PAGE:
• Gareth Jones

Earlswood Green Belt Appeal Success


On behalf of our clients, Kingswood Properties (West Midlands) Ltd., Tyler Parkes has won an appeal to the Planning Inspectorate against a decision by Stratford-on-Avon District Council to impose a condition on a planning permission for residential development which removed the ‘permitted development rights’ for various extensions and alterations to the approved houses.

The site lies in Valley Road, Earlswood, in the Green Belt. We obtained planning permission for three detached dwellings in July 2018. Our argument for the original houses, which was accepted by the Council, was that the proposal comprised limited infilling within the built-up area of the settlement and that there was therefore no Green Belt policy, or indeed any other objections, to the new development.

The planning permission for the new houses was granted with various conditions, including one which removed householder ‘permitted development rights’. This meant that planning permission would be need for extensions and alterations to the new dwellings, as well as for outbuildings in their grounds. A householder could normally do such alterations without planning permission.

The Council claimed that this condition was needed in order to ‘prevent harm being caused to the amenity of neighbouring properties and the openness of the Green Belt’.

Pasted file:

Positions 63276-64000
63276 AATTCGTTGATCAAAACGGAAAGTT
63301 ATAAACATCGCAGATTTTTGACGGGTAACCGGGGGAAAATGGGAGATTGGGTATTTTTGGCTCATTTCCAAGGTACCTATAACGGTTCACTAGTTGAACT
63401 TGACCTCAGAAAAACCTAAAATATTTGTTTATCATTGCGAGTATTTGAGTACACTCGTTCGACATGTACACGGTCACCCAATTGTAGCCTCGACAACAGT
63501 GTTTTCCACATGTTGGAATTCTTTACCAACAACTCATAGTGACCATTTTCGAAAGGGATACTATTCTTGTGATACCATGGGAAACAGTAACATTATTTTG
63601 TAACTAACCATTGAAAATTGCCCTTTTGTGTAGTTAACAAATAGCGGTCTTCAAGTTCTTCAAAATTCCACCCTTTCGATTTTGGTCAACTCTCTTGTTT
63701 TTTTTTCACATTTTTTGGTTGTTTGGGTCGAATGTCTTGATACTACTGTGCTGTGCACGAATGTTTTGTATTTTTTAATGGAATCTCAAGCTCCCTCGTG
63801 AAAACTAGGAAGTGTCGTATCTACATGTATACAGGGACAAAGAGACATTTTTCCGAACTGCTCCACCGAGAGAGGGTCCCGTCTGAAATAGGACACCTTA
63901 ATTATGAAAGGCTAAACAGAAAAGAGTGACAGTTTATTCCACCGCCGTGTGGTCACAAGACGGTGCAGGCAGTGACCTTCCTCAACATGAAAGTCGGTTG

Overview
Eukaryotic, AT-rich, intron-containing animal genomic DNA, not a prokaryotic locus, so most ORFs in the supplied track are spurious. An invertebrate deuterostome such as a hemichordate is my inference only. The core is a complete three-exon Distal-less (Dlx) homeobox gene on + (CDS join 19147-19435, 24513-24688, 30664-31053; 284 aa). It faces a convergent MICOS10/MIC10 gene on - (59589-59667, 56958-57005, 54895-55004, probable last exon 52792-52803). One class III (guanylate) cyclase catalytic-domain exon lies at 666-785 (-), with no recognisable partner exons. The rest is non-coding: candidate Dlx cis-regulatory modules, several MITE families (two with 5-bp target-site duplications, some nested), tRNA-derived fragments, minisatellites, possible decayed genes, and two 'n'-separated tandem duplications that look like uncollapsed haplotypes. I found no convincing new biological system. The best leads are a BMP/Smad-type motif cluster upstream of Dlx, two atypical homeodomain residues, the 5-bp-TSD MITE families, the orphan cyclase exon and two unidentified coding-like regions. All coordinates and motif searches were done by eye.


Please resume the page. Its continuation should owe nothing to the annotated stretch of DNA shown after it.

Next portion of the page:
Our grounds of appeal were that the condition failed to meet the six tests relevant to the use of conditions and that it was contrary to policy, unnecessary and unreasonable in the circumstances.

We demonstrated that were the future householders to be able to carry out alterations without planning permission, this would not have an adverse impact on the amenity of neighbouring properties and would ensure the creation of acceptable living conditions for future occupants. In terms of Green Belt openness, we pointed out that the scheme had been granted planning permission on the basis that it represents appropriate limited infill development which by definition is not harmful, and that the various extensions etc. which would be permitted development could not possibly create harm to openness in the context of the approved development as a whole.

The Inspector agreed on both counts. He was not persuaded that there were any exceptional circumstances to justify the Council’s removal of permitted development rights and our appeal was allowed.


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